Possessor Film Review

The next feature film from Brandon Cronenberg is a lurid sci-fi thriller that brings a distinctive giallo-futurism into a narrative of a girl who inhabits the minds of other people through brain enhancement technology. Effectively a cross involving a contract killer and also a puppeteer, she takes charge of the'server' to be able to execute what seems to be a murder-suicide to anybody not in the know. However, the task requires its toll on her mind, and her most recent mission, at the body of a person about to wed an heiress, turns to a psychological battle with a premature death death toll. Possessor is ultra trendy and uber violent, however, despite having a high tier cast, it is not always completely clear what's happening and who's in charge of the finger over the cause.

That absence of narrative clarity isn't necessarily an insurmountable difficulty, however, since Possessor is a movie which accomplishes a whole lot about the strength of its mind-melting visual effect and its cruel atmosphere. With crucial support and cautious marketing, the film could hit a catchy theatrical sweet place between arthouse and terror. It surely represents a step up concerning vision from Cronenberg's introduction Antiviral.

What is especially notable here is the caliber of performances throughout the board. Since Tasya Vos, leading broker for a nearby organisation catering to the murderous demands of high-paying customers, Andrea Riseborough is unnerving and potent. There is an animalistic, predatory caliber to her pale gaze; her humankind was siphoned away from the intense nature of her job. On how to reconnect with her son along with his dad after a mission, she rehearses small-talk and pleasantries, wearing her very own former character such as a costume for a character.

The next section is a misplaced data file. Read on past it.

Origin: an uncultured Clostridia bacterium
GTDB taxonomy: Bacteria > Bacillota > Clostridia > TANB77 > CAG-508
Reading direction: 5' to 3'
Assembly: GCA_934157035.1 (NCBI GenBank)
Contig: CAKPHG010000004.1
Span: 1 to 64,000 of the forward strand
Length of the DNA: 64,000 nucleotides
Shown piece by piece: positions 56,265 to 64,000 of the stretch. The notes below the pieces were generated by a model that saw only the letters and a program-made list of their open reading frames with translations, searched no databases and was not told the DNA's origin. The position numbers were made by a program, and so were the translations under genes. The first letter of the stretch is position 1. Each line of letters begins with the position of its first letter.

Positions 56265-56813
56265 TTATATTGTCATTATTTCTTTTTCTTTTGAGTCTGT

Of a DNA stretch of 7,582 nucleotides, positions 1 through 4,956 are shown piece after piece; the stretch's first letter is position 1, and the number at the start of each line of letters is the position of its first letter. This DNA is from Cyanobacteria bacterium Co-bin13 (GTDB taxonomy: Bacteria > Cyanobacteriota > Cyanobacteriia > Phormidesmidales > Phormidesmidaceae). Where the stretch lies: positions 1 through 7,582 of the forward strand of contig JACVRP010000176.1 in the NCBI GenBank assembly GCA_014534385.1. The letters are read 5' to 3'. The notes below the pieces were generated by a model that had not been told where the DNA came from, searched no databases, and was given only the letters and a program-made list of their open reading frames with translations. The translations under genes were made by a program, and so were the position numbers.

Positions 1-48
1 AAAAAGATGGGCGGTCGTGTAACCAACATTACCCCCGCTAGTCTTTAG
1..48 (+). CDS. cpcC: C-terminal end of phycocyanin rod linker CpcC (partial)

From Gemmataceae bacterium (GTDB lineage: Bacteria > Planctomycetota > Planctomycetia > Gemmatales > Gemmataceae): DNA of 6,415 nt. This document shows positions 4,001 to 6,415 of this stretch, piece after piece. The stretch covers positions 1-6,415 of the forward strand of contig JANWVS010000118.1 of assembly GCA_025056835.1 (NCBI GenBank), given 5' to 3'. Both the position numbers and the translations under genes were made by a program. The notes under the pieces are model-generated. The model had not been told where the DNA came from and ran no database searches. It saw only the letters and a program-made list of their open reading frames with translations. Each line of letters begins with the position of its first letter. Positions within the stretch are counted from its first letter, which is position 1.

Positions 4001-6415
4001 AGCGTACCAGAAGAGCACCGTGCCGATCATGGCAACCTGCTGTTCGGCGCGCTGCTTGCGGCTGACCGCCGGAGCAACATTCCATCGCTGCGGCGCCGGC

"I can not have my celebrity performer falling apart on me", she purrs to Tasya, her hands twitching involuntarily like clenched around an imperceptible neck. It is a frightening small gesture that signals that Girder is well-aware that Tasya is quite overly good at particular aspects of her job. At a memorable cameo role in the movie's opening, Gabrielle Graham also makes a direct effect.

But from the start, something does not sit comfortably. Tasya struggles to keep control.

Cronenberg unleashes a battery of creepy metaphorical visual impacts, revealing dissolving faces, deep eye-sockets and flayed skin. There is also enormous amounts of blood, dispersing like red butterfly wings round the entire body of the security victims of Colin/Tasya's itching and indiscriminate cleaver (or beef, or anything else comes to hand).

Using its alienating, virtually abstract cityscape background and a color palette that drenches the narrative in unnatural blues and vibrant reds, the image looks terrific. And it is this atmosphere, instead of the slick and slippery facts of the narrative, which will probably leave the strongest impression on audiences.

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